Advocacy update: #BuildtheGrid in this unpredictable election landscape

Road with streetcar tracks

Our position

Cycle Toronto was concerned to hear that the Ontario Government’s Bill 5 would cut in half the number of seats on Toronto City Council ahead of the October 22 municipal election. Our members work closely with hard-working councillors in many wards to make Toronto's streets safer and more welcoming for our diverse population, no matter how they get around. Toronto's "Draw the Lines" process provided an excellent opportunity to update our ward boundaries with input from residents in our rapidly growing city. Moving from 47 to 25 Council seats (equivalent to provincial ridings) means it may be that much harder to get a councillor’s attention to address a gap in the cycling network or a dangerous intersection.

Democratic representation is critical for the work that community members want to undertake with their City councillors to make Toronto's streets safer, our communities more liveable, and our quality of life the envy of cities aroundthe world. We were pleased to see our City Council take steps to oppose this move and stand up for democracy in Toronto. There are a number of court challenges in play which could change the nature or the date of our election and Council will hold a special meeting on August 20 to consider legal options.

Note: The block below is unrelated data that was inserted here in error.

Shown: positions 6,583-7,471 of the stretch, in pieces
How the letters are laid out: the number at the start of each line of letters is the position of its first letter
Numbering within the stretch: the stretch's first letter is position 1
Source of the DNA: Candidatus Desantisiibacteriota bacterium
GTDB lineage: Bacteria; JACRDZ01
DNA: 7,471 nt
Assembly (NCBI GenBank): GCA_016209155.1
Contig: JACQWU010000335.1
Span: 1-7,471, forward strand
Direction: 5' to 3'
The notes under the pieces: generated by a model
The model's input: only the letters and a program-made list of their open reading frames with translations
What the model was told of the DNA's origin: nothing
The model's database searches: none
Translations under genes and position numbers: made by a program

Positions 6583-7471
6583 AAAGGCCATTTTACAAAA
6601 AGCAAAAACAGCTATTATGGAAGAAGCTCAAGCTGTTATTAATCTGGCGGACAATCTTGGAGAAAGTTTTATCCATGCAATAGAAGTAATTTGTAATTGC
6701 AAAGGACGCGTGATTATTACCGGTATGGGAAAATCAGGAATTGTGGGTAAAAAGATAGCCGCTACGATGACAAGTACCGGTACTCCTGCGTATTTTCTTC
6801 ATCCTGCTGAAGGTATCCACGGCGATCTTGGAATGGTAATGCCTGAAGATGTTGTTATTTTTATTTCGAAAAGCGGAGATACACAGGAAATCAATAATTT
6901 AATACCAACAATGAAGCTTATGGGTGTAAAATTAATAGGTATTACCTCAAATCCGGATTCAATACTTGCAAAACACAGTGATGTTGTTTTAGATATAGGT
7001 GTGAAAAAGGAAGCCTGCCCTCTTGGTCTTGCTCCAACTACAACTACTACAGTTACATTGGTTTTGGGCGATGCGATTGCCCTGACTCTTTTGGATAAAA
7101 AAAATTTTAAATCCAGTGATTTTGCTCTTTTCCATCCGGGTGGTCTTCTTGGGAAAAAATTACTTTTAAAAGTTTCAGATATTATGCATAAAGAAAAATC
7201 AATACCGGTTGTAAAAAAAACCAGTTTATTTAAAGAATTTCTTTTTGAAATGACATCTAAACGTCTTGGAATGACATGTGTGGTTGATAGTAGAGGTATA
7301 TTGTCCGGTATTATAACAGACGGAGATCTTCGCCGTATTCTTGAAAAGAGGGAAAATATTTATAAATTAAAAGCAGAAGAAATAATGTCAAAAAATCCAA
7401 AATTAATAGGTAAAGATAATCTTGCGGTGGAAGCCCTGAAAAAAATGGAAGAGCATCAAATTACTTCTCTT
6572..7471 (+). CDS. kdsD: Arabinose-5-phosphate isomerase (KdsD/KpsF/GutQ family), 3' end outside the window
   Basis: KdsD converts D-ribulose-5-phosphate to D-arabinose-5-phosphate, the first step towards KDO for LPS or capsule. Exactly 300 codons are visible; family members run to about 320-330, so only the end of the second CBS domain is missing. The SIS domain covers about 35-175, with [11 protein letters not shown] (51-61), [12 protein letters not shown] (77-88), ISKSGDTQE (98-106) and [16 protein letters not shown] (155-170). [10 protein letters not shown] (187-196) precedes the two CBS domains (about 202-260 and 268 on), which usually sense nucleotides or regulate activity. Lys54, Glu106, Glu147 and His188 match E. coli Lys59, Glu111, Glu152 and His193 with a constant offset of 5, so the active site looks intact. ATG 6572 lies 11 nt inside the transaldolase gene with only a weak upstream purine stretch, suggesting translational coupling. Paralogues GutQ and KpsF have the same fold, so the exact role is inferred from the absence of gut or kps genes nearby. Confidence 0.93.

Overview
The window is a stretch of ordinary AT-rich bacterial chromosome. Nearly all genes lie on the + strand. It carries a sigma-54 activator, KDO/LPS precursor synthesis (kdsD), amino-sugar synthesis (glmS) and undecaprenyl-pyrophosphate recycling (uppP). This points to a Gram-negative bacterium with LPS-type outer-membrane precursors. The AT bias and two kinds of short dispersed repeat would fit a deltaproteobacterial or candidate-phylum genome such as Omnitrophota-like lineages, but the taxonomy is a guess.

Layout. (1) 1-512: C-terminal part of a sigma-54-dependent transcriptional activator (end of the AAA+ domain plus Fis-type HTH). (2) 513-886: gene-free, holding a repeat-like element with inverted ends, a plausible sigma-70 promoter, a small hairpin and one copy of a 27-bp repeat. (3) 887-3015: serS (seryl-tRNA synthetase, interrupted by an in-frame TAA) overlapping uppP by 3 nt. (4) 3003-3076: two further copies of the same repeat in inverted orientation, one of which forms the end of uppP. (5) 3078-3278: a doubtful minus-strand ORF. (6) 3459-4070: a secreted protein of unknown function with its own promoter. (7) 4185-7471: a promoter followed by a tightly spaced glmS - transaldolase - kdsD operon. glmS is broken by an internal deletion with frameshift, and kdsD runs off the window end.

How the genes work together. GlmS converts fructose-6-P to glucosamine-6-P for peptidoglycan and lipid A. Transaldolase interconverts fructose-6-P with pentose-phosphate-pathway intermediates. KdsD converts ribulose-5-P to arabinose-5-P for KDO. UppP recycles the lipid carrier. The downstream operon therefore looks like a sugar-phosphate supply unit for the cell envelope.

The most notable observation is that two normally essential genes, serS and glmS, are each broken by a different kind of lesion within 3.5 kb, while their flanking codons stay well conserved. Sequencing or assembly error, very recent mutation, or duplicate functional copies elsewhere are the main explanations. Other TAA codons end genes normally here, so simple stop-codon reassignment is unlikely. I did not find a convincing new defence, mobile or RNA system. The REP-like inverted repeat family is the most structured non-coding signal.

August 15 update

On August 14, Ontario's Progressive Conservative government passed the Better Local Government Act, also known as Bill 5, which reduces the numbers of council seats from the proposed 47 to 25.

Bill 5 will likely be the subject of multiple court challenges, even as our October 22 election date looms. Under Bill 5, nominations for the mayoral seat are now closed while candidates have until September 14 to register (or re-register) to run for a council seat.

Mayor John Tory and a majority of Toronto councillors are disputing the change. On August 20, Council will hold an emergency meeting to decide whether, and how to, make a court challenge.


What does this mean for our advocacy work?

During this period of uncertainty, Cycle Toronto is continuing to engage with political candidates, residents, and our member-advocates to navigate this changing electoral landscape. While it may be not be possible for engaged citizens to hold all-candidates’ debates until after the September 14 deadline, we encourage our member-advocates to engage with declared candidates on the issue of building a safe cycling city for all.